China, to put it bluntly, is fucking huge. Not as big as Russia, but still impressive at 9.6 million square kilometres. Famous for it's majestic dynasties, marvellous technological advances (like gunpowder), rampant communism, housing almost 20% of the world's population, pandas and diverse cuisine/takeaways, China isn't widely known for one thing: music.

Even though the nation has had a rich sonic history for about three thousand years, Chinese bands just don't make headlines outside of the locale or Mandarin-speaking diaspora. Sometimes we'll catch snippets of Tibetan folk or Sichuan opera in documentaries or on travel programmes, but you don't get C-pop dominating our charts. Cui Jian didn't break boundaries here.

Nowadays, the output is vast, with hip-hop, punk, black metal and synthpop all finding popularity in China, Taiwan and Hong Kong. With one in five people on the planet living in China, it's staggering we don't hear more. There are some truly stunning acts on offer - here are a few we're quite enamoured with at the moment.

Summer Fades Away are adroit purveyors of post-rock from Changsha. The quintet weave natural and organic elements with the mechanical and the robotic; there are Godspeed-esque guitars carelessly cavorting with 65 Days Of Static synths. The percussion is outstanding; it's evocative, orchestral and vital. Their debut, We Meet The Last Time, Then Departure was released at the tail end of last year on micro-label 1724: it fuses provincial folk noises with the calamitous carnage of post-rock - gargantuan crescendos rise from the earth as a myriad of woodwind, axes and drums blur into one all-encompassing wave of white noise.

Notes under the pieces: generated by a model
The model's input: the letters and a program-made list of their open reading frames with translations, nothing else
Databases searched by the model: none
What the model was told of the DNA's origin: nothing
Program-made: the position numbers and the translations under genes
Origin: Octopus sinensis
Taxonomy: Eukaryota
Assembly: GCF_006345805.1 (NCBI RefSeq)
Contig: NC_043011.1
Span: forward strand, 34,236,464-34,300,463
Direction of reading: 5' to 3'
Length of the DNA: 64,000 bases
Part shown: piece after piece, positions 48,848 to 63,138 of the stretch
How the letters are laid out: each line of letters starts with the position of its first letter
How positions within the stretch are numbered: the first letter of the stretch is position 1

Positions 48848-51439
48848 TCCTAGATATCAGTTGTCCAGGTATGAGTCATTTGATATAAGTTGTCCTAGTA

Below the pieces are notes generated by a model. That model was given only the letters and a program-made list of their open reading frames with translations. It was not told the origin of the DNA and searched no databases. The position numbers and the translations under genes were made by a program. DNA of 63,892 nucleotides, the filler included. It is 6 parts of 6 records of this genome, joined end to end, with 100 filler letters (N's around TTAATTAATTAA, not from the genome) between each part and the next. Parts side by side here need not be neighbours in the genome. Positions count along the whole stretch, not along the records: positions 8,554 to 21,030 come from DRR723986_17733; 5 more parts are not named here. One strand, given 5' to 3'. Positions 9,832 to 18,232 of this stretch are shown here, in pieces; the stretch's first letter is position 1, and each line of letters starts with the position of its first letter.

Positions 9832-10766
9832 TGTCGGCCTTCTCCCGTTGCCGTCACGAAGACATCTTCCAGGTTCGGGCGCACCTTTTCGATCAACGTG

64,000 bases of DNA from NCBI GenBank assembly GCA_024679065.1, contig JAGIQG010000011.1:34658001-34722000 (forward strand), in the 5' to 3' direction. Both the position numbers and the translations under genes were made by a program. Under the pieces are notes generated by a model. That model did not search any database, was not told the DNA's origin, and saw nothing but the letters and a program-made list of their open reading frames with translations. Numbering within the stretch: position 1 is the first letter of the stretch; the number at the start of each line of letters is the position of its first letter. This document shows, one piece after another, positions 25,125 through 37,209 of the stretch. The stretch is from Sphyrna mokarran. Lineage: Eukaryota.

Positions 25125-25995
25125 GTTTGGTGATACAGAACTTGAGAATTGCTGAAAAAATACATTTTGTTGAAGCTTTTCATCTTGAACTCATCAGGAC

Hong Kong-based synthpop duo my little airport gained popularity for their kooky in-jokes and Amélie-sweet ditties. The pair - Ah P and Nicole - love Casio keyboards, celebrities and lower case letters, and to date, they've released six studio records that have won numerous awards in their homeland. They're not shy to get political either, with tracks like 'donald tsang please die' and 'divvying up stephen lam's $300000 salary' becoming live staples; there's a fun-tastic contrast when such a bubbly, saccharin indie-pop group spit acerbic words.

Post-punk trio Re-TROS channel Ian Curtis and The Fall for a bleak take on scuzzy '80s rock. It's fuzzy new wave and distorted grunge; it's provocative and incensed, with the band setting out to make a statement. They harness the jagged raw-wound aura of Bloc Party's Silent Alarm and the bitter snarling of Savages to create a dark, brooding phenomenon. The moniker derives from/stands for, quite cryptically, 'Rebuilding The Rights Of Statues' - a lot of the band's draw comes from their imagery. They performed at last year's SXSW and only recently featured on BBC Radio 6, with new track 'My Dying Atmosphere' getting a play.

Queen Sea Big Shark are a DIY indie-rock quartet from Beijing. They've released two albums to date (2010's Wave and 2010's eponymous effort), been featured on the Skate 2 OST and toured the USA to highlight AIDs in China. The sound is like a poppier, Britpop-revival tinged Yeah Yeah Yeahs built for stadiums; singer Fu Han barks melodiously like Karen O and the grinding art-rock does nothing to dissuade notions of YYY. It's huge, guitar-led pop. If they'd been launched in the UK, they'd have slotted in nicely between The Bravery and Franz Ferdinand. Apologies if that's not a selling point. QSBS are frantic fun.

Also worth checking out are Subs, Hedgehog, The Gar, Joyside, Chui Wan, Rainbow Danger Club, Carsick Cars and Zuoxiao Zuzhou.